During my CETE-Exchange I was invited to the ISAGA 2017 conference in Delft. There, I conducted a design workshop for inclusive simulation games which is also a critical topic in technological education. To give you a quick introduction: Inclusion in educational environments is an approach to educate students with special needs. Latest since the UN Convention on the Rights of Persons with Disabilities, which calls on to ensure an inclusive education system at all levels, inclusion became an emerging field in schools, universities as well as in vocational education and training.
Inclusion, in contrast to other approaches like integration, rejects the use of special schools or classrooms to separate students with disabilities from students without disabilities. Hence, students with special needs spend most or all their time with non-special needs students.
Within my research I already investigated the status of inclusion especially in the field of construction (ref. Inclusion in Apprenticeship (IncluAp) and held a presentation at the conference Hochschultage Berufliche Bildung 2017). Due to the fact, that students should work and learn together in a common, joint community, it would be meaningful, to combine inclusion with games as experiential learning activities in an innovative instructional practice in inclusive classrooms. This should lead to multiple benefits:
- Encouraging the insight for the needs of the classmates.
- Building a benevolent community that supports collaboration within the class.
- Promoting positive behavior support mechanisms.
- Improving peer-relationships by structuring learning around cooperative activities.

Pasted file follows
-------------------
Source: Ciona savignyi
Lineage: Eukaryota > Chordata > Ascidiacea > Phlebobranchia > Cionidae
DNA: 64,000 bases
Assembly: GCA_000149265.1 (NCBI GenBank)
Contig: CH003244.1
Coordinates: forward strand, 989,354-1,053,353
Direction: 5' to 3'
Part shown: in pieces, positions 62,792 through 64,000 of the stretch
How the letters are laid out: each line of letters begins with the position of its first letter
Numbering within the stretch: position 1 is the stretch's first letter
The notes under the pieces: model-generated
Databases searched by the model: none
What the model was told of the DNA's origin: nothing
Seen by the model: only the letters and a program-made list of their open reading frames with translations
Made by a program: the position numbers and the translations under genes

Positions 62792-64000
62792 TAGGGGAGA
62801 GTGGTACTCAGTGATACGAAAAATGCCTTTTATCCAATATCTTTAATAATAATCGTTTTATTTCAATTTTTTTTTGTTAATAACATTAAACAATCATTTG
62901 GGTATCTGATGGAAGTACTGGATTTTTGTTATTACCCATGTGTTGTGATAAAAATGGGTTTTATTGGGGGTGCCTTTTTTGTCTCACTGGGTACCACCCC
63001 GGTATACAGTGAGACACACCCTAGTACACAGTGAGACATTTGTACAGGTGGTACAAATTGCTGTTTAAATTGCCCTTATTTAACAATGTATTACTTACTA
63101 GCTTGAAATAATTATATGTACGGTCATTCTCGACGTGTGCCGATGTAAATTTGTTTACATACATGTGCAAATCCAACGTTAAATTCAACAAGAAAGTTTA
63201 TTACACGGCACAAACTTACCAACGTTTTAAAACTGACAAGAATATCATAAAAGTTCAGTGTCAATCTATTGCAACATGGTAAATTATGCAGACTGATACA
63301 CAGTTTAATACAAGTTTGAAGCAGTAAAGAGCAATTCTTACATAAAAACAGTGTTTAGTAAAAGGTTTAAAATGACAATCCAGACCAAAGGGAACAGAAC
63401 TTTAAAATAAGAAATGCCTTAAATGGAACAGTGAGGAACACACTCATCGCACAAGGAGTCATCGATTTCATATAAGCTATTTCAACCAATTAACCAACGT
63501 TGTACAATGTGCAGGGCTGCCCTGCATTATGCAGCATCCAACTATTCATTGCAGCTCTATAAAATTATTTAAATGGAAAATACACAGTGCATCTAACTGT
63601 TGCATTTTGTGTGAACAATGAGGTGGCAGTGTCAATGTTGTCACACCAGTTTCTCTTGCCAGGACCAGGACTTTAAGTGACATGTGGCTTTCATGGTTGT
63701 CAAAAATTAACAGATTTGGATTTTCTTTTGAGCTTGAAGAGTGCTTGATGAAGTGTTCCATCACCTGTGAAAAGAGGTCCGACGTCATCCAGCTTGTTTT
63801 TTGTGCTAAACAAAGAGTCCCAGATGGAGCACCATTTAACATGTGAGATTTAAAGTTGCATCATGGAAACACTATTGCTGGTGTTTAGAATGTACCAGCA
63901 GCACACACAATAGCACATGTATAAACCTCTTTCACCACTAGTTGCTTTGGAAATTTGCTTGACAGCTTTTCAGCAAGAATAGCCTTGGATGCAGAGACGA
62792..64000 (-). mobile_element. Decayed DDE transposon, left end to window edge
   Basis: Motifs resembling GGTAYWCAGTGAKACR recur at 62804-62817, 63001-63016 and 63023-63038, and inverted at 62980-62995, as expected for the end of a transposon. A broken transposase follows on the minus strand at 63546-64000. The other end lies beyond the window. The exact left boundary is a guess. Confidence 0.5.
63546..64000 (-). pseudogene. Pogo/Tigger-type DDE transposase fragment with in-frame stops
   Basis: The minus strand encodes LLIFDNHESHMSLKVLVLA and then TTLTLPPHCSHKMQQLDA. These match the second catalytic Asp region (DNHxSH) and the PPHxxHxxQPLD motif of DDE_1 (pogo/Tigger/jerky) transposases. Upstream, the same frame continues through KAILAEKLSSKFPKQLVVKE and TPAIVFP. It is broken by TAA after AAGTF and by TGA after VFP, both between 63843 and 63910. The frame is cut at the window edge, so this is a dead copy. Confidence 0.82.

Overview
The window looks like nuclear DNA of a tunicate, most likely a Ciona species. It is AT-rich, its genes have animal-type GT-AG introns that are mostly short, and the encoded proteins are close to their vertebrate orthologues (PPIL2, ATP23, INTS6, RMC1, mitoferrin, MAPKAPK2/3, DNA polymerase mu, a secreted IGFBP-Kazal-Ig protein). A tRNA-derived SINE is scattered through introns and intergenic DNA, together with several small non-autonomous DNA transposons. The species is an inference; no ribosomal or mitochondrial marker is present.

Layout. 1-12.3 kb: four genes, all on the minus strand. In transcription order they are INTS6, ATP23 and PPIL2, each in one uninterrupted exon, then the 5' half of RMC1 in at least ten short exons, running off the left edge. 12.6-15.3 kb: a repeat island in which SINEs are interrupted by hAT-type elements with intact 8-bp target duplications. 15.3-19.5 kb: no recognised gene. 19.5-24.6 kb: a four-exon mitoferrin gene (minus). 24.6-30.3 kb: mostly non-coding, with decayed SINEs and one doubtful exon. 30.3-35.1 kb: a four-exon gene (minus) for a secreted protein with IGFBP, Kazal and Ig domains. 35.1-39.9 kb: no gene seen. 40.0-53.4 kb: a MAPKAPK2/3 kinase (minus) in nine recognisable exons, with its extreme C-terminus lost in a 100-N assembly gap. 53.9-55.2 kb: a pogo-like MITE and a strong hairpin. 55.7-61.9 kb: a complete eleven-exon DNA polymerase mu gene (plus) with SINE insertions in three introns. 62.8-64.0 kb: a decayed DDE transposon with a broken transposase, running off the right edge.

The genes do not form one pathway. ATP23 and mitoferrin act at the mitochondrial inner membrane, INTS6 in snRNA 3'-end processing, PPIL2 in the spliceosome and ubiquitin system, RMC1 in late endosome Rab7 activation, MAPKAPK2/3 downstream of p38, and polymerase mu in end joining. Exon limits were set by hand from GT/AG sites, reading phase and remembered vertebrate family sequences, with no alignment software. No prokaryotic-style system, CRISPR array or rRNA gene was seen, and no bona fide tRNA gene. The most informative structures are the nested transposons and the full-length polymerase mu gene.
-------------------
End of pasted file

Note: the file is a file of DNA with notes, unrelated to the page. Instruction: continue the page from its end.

- Motivating students with and without special needs.
- Increasing engagement and practice to review and to demonstrate their learning results.
Depending on the purpose, the action orientation of a game can also address different learning styles of the students within a variety of instructional activities.
During the workshop the participants worked interactively on the design of a concept for an inclusion game which could be implemented as a card game, a board game, a classroom game etc. within their own professional setting (the workshop took 180 minutes). The overall concept of the workshop was embedded in a 6-step (rapid) design thinking process:
- Empathize (developing an understanding about inclusion and the involved parties),
- Define (summarizing own experiences and expectations),
- Ideate (generation of a range of creative ideas),
- Prototype (building a conceptional model of an inclusion game),
- Test (prototypical application),
- Implementation (full use in own teaching/ learning context).
During the conference we worked on the first 4 steps.
In phase 1, the beginning of the workshop, I gave a brief introduction about inclusion and gaming. After this in phase 2, the participants had to use the beginning of the sentence “I remember that …” as a basis to talk about their own experiences and expectations as a fundamental basis for the following interaction in phase 3.